Russell Westbrook taking a raise of more than $8 million has turned him into a folk hero.
He’s seen as the antithesis of the Warriors’ super team – a loyal superstar who will put the Thunder on his back without Kevin Durant. Gun-slinging in the powerful West, Westbrook will fill the stat sheet and make Oklahoma City a formidable threat.
In some circles, Westbrook has even become a trendy MVP pick. Betting odds have him third behind LeBron James and Stephen Curry.
But hold your horses.
All but the most ardent Westbrook supporters believe the Thunder rank somewhere in the West’s third tier, behind the Warriors and Spurs/Clippers. A middling seed rarely produces an MVP.
The last 17 and 32 of the last 34 MVPs have led a top-two seed. The exceptions – Karl Malone in 1999 and Michael Jordan in 1988 – played for No. 3 seeds. No player on a lower seed has won since Moses Malone on the sixth-seeded Rockets in 1982.
Wins tell a similar story. Every MVP since Jordan in 1988 has played on a team that won at least 54 games (or was on a 54-win pace in a lockout-shortened season). Malone, again, hit the low-water mark since the NBA-ABA merger with Houston’s 46 wins in 1982.
Westbrook will have a tough time meeting that bar. ESPN’s forecast panel pegged the Thunder for 44 wins and the No. 6 seed.
Here’s how those marks – represented by the orange lines – would compare to every MVP since the NBA adopted a 16-team playoffs (blue):
By wins (adjusted to an 82-game season):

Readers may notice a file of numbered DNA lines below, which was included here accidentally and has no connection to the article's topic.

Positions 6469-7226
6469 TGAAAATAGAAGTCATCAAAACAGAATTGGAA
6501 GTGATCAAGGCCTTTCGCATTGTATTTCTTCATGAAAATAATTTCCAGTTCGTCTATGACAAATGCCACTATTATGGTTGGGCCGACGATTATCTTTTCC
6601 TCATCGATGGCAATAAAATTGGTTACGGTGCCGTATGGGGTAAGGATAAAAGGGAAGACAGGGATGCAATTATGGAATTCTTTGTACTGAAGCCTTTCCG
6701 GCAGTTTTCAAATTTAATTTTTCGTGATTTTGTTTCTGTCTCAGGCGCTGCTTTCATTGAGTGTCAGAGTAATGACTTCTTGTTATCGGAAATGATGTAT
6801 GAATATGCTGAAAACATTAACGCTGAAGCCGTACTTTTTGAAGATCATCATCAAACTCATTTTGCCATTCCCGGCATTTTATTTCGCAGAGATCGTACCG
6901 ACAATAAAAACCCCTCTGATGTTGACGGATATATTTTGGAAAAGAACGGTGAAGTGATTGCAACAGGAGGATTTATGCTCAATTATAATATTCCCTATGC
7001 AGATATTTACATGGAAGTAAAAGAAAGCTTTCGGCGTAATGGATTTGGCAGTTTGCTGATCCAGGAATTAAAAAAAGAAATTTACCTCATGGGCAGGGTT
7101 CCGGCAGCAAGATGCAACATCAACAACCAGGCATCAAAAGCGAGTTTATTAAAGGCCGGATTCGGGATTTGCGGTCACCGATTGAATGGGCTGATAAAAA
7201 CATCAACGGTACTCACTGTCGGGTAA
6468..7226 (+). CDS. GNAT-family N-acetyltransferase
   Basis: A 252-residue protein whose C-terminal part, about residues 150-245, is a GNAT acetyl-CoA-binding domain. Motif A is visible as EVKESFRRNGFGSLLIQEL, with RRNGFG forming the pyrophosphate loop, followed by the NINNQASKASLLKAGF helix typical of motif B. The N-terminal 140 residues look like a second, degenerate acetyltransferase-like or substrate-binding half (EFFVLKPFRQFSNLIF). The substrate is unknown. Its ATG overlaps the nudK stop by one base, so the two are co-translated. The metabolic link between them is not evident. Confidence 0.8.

So, history is firmly against Westbrook – unless he can lift the Thunder to unexpected heights.
But this could be an ahistorical season.
Even if the Warriors surge to the league’s best record, Durant and Curry could split votes. Plus, they’ll have to share the load with Klay Thompson and Draymond Green.
LeBron, playing for the East-best Cavaliers, has paced himself during the regular season lately, and MVP is a regular-season award. He also must share the load with Kyrie Irving, who looks primed to reach the next level of stardom.
The consensus No. 2 in the East, the Celtics, are known for their balance.
Kawhi Leonard faces fewer complications, and the Spurs are widely pegged as second in the West. He might be the strongest traditional candidate.
Yet, maybe voters tweak their criteria and pick Westbrook even if he can’t win the uphill of battle of leading the Thunder to a top-two seed.
Narrative has always mattered, too, and sentiment appears firmly behind Westbrook.